Tuesday 28 June 2016

Fury over silence on 'mass sex attacks' in Germany

Justin Hagler

Published 07/01/2016 | 02:30

Assault victim named as Michelle. Photo: Cen N-tv
Assault victim named as Michelle. Photo: Cen N-tv

Police and media in Germany have been accused of silence on a wave of New Year's Eve assaults by men 'of north African or Arab appearance' because of fears of stirring social tensions.

Public anger is growing over a series of sexual assaults against women in the centres of Cologne, Hamburg and Frankfurt on New Year's Eve, amid suggestions that authorities were slow to act due to political sensitivity surrounding the perpetrators' ethnicities.

Many are asking how a crowd of some 1,000 men "of North African or Arab appearance" were able to take over the area around Cologne's main train station on New Year's Eve and allegedly assault dozens of women with impunity.

And in scenes similar to those in Cologne, several women have reported New Year sexual assaults to police in Frankfurt and Hamburg.

Criticism of the German media is also mounting after the incidents went unreported for five days.

One victim, a German woman named only as Michelle, went on national TV and caused a wave of anger when she spoke of the sex attackers in Cologne. She said that she was surrounded by a gang of 30 "angry" men forcing her group of female friends to huddle together, holding hands for protection.

"They were full of anger, and we had to make sure that none of us were pulled away by them. They were groping us and we were trying to get away as quickly as possible," said the 18 year-old.

Describing how she had gone out around 11pm she said she found the main station full of young men.

Now senior politicians have accused the press of self-censorship over fears the men's reported ethnicities could lead to scapegoating of migrants in general, amid tensions in Germany over its high levels of refugee arrivals.

More than 120 criminal complaints have been filed by women in Cologne who were sexually assaulted or robbed, including at least one case of rape. There were at least 60 complaints in Frankfurt and 40 in Hamburg.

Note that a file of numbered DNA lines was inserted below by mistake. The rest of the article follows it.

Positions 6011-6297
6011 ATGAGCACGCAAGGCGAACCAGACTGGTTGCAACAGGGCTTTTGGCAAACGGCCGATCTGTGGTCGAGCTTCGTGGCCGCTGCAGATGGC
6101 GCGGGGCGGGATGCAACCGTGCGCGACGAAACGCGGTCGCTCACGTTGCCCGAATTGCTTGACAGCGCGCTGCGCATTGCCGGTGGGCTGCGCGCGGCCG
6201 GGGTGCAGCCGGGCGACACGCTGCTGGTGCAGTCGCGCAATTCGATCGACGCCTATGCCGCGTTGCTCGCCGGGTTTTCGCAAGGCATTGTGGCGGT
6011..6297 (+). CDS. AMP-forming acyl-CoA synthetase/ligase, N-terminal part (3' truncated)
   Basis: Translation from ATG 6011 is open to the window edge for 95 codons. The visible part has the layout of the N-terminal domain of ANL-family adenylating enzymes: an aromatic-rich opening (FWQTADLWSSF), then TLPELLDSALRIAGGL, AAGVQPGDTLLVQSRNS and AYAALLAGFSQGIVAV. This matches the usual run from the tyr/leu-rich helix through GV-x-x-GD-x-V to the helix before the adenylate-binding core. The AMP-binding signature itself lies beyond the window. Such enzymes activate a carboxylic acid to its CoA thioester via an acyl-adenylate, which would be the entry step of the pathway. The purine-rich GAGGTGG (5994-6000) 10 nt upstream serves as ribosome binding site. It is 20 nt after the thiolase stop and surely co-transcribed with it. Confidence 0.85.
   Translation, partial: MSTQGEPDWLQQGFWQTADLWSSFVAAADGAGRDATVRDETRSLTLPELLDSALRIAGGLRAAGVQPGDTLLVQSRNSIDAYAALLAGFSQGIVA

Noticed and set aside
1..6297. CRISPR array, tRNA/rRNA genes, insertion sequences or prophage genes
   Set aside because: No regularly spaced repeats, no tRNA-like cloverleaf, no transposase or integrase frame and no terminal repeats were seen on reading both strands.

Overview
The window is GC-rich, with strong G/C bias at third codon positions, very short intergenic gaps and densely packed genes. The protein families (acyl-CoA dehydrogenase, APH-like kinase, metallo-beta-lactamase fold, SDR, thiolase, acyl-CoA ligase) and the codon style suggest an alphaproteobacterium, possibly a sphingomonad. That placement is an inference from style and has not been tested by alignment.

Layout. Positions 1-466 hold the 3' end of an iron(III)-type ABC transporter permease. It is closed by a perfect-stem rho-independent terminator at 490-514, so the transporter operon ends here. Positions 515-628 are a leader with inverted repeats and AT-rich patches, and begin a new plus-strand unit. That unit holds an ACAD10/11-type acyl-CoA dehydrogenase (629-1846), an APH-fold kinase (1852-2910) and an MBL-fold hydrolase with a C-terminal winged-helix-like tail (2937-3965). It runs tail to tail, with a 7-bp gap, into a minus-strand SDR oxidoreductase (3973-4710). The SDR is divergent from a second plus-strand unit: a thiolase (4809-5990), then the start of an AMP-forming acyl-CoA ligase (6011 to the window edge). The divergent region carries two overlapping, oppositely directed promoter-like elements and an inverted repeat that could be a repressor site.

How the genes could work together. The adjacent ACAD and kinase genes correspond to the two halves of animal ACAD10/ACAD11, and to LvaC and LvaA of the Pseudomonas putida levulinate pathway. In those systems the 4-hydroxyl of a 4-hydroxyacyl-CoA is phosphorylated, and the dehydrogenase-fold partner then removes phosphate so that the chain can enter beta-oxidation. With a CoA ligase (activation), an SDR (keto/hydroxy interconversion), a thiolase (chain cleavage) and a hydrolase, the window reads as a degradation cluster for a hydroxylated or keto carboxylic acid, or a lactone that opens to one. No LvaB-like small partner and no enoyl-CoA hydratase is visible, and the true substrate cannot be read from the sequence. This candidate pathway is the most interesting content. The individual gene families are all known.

Authorities have said there is no concrete indication that the perpetrators were asylum seekers who arrived in last year's record influx, but opponents of Angela Merkel's welcoming policy towards migrants have leapt on the possible link.

The Cologne police chief has rejected calls for his resignation as government ministers demand answers.

Even Thomas de Maiziere, the German interior minister, has spoken out in rare public criticism of the police. "I expect urgent clarification: was it organised, was it really North Africans, and how could they say it all went peacefully the next day," Mr de Maiziere said.

"It can't be that you clear the station area because fireworks were thrown, and later these events take place and you wait for complaints to be filed. The police should not work like that," he said.

"We were there in force, we were not overwhelmed," Wolfgang Albers, the Cologne police chief said, rejecting calls for his resignation.

Police have identified three suspects, Ralf Jäger, the state interior minister of North Rhine-Westphalia said last night.

But he said they would not be publicly named for fear it could compromise police investigations.

Earlier, the German police union said it feared arrests were unlikely so long after the assaults. Meanwhile, questions are being asked over why it took so long for the media to report the incidents.

The ZDF public broadcaster issued an apology after it failed to include the assaults in its main evening news broadcast on Tuesday.

Hans-Peter Freidrich, a former interior minister, accused the media of imposing a "news blackout" and operating a "code of silence" over negative news about immigrants.

"It's a scandal that it took days for the media to pick up the reports," Mr Friedrich, who was Angela Merkel's interior minister from 2011 to 2013, said.

Meanwhile the Mayor of Cologne came under fire after she said that women should adopt a "code of conduct" to prevent future attacks following the incident. In an interview, Henriette Reker (pictured below) said: "It is important to prevent such incidents from ever happening again."

Such a code for young women and girls was designed "so such things do not happen to them," said Ms Reker. (© Daily Telegraph, London)

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